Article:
Text: Angela Ndalianis, Disney’s Utopian Techno-Futures: Tomorrow’s World That We Shall Build Today, in Tourist Utopias: Offshore Islands, Enclave Spaces, and Mobile Imaginaries, ed. Timothy Simpson, Amsterdam University Press, Amsterdam, 2017.
“Maybe that’s why we’ve never heard a peep from anywhere. It’s not just that the universe is too big. Which it is. That’s the main reason. But then also, life is a planetary thing. It begins on a planet and is part of that planet. It’s something that water planets do, maybe. But it develops to live where it is. So it can only live there, because it evolved to live there. That’s its home. So, you know, Fermi’s paradox has its answer, which is this: by the time life gets smart enough to leave its planet, it’s too smart to want to go. Because it knows it won’t work. So it stays home. It enjoys its home. As why wouldn’t you? It doesn’t even bother to try to contact anyone else. Why would you? You’ll never hear back. So that’s my answer to the paradox. You can call it Euan’s Answer.” Later: “So, of course, every once in a while some particularly stupid form of life will try to break out and move away from its home star. I’m sure it happens. I mean, here we are. We did it ourselves. But it doesn’t work, and the life left living learns the lesson, and stops trying such a stupid thing.” Later: “Maybe some of them even make it back home. Hey—if I were you, Freya? I would try to get back home.” Later: “Maybe.”
“The European Space Agency estimates that 128 million objects smaller than 1 centimeter are orbiting Earth, along with another 900,000 objects that measure 1 to 10 centimeters. Any space elevator would be subject to collisions with these objects, so it would have to be capable of withstanding or out-manoeuvring them…”
“The classical space elevator is a really tough problem because the Earth’s gravity field is so great that you need such strong materials that we don’t have right now,” Jerome Pearson, an aerospace engineer who first proposed the lunar elevator in 1977, told NBC News. “On the other hand, you could build a lunar space elevator with existing materials right now.” Unlike a space elevator that rises from Earth, a lunar elevator would not use centrifugal force. Gravity would do all the work…”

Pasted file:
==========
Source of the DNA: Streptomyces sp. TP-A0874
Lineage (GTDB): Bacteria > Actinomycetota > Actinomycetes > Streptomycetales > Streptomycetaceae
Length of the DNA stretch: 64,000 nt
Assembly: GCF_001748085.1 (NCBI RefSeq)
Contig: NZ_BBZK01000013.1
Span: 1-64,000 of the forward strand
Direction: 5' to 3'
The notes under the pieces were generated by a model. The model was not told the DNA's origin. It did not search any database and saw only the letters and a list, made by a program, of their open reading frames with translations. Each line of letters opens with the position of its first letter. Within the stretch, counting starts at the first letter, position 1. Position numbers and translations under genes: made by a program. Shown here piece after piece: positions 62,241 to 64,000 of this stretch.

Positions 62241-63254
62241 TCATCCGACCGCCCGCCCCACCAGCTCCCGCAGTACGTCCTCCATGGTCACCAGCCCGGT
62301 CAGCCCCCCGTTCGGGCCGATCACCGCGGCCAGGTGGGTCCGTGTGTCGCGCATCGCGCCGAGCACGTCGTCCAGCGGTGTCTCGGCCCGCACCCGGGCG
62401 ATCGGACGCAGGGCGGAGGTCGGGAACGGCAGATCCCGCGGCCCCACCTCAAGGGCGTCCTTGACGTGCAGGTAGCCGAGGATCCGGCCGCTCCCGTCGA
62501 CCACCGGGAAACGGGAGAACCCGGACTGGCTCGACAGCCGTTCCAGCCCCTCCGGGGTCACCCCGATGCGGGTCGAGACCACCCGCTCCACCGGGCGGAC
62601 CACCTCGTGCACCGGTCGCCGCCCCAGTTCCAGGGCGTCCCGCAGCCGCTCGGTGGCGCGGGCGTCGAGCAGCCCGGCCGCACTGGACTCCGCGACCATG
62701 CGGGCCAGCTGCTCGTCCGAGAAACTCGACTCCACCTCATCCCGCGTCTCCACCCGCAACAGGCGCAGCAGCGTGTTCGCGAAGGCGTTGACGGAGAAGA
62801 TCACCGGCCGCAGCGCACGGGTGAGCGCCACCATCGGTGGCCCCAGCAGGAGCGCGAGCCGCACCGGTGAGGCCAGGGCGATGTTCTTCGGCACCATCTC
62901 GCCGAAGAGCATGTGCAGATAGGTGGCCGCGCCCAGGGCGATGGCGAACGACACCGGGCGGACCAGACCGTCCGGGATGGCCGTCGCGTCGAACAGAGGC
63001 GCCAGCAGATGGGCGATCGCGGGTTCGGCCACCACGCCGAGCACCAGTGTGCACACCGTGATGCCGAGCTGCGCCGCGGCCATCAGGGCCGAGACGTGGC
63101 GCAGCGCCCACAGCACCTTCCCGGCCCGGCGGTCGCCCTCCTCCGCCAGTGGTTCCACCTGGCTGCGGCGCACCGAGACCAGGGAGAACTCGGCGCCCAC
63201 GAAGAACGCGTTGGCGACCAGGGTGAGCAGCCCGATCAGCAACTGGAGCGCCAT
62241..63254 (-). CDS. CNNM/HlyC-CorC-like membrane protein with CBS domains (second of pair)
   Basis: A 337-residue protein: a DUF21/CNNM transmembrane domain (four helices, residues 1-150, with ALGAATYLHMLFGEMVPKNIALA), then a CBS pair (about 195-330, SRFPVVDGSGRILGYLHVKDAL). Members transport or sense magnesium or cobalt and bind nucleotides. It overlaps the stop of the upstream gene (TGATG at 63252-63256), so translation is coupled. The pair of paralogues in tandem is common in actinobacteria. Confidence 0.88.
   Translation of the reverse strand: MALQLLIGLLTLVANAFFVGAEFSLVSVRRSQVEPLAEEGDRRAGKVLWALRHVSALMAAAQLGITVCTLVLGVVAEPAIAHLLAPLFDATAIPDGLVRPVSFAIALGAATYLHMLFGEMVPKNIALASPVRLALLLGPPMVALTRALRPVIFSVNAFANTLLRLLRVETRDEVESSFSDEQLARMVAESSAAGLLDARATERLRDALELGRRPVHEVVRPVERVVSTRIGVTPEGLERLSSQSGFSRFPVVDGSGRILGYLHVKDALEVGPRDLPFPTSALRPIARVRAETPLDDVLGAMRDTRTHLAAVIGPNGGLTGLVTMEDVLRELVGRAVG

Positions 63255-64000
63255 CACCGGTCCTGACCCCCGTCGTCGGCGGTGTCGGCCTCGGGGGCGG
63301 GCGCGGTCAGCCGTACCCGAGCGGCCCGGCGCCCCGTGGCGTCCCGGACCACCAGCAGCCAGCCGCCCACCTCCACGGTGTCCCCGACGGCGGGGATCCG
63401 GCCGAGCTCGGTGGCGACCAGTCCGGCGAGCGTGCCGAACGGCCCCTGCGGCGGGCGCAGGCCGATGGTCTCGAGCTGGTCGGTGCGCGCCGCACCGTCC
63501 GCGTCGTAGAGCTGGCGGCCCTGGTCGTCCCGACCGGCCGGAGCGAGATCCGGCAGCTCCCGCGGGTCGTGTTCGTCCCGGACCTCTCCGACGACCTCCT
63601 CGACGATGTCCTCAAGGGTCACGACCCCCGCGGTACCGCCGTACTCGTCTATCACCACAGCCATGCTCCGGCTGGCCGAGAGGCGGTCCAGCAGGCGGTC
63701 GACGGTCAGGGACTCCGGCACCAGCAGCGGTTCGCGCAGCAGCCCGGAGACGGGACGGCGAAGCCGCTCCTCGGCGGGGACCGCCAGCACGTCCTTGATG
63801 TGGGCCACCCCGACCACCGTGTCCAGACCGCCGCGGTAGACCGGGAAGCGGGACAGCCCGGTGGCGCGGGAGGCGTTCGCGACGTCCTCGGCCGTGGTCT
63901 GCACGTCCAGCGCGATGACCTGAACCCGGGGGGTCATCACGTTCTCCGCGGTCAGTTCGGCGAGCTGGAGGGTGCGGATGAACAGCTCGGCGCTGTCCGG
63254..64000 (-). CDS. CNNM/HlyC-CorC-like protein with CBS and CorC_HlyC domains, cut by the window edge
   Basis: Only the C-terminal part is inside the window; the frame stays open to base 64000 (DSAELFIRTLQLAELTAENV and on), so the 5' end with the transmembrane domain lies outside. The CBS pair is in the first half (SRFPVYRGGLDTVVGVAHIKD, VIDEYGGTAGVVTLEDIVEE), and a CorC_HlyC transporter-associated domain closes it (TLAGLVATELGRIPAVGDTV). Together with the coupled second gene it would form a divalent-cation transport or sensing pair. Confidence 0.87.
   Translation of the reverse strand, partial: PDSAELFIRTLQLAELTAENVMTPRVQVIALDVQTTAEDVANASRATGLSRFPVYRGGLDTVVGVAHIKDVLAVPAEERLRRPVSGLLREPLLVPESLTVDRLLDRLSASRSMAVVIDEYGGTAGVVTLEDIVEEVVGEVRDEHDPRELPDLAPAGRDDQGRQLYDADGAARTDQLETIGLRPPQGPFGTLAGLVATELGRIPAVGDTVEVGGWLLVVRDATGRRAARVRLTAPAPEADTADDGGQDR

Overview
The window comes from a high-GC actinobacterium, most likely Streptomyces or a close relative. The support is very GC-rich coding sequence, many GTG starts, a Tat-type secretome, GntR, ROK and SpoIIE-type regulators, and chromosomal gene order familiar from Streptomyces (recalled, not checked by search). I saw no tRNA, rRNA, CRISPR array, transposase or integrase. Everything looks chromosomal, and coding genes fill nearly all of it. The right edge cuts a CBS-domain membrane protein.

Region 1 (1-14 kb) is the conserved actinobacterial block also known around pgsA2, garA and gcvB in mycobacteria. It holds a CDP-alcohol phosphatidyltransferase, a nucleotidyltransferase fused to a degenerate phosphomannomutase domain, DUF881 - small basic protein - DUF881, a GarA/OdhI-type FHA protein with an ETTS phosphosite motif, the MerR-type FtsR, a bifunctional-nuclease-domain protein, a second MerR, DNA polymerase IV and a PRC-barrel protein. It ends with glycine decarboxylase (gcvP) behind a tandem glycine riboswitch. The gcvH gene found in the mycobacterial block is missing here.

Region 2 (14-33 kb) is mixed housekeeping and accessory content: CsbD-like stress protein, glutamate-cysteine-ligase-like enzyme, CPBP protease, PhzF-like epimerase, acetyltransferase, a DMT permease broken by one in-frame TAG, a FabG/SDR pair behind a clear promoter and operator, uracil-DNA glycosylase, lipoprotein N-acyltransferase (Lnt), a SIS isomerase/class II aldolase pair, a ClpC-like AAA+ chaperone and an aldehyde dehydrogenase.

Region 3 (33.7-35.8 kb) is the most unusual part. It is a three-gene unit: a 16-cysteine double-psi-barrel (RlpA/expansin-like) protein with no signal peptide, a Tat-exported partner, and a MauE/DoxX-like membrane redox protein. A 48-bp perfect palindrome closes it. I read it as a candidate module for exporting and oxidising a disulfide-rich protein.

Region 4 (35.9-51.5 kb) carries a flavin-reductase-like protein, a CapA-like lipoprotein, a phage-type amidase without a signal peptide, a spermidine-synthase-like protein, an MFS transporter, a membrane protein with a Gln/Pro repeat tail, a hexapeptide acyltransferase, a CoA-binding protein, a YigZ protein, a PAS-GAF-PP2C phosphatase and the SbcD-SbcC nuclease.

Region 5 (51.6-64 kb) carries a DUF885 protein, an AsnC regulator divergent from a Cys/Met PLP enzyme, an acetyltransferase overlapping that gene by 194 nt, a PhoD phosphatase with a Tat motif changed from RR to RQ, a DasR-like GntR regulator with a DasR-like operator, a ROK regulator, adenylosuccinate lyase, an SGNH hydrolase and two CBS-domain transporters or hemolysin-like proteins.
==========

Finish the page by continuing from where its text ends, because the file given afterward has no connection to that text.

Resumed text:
“Drake may may have channelled James Turell‘s art art for a music video, but Kanye West—never one to be outdone—is releasing a film set in the Light and Space artist’s most famous installation.
“In October, West will release an IMAX film shot this past summer inside Roden Crater, Turrell’s ongoing land-art installation within a hollowed-out volcano in Arizona’s Painted Desert. Titled Jesus is King after West’s forthcoming album, the documentary includes footage of West performing in the crater, giving viewers a rare look at Turrell’s masterpiece, which has to this point only been seen by a select few people. West first saw Roden Crater late last year. The experience was so “life changing,” as he wrote on Twitter, that he subsequently donated $10 million to the project.
“Since then, West has held one of his “Sunday Services,” a weekly spiritual gathering that he hosts, at the dormant volcano-cum-art-project—documentation of which will appear in the film. West’s services feature a rotating choir of gospel singers who perform both classics and covers while clad in baggy Yeezy outfits. The events are generally invite-only and guests are often asked to sign non-disclosure agreements. West has held services in Chicago, Detroit, Los Angeles, and numerous other cities since January.”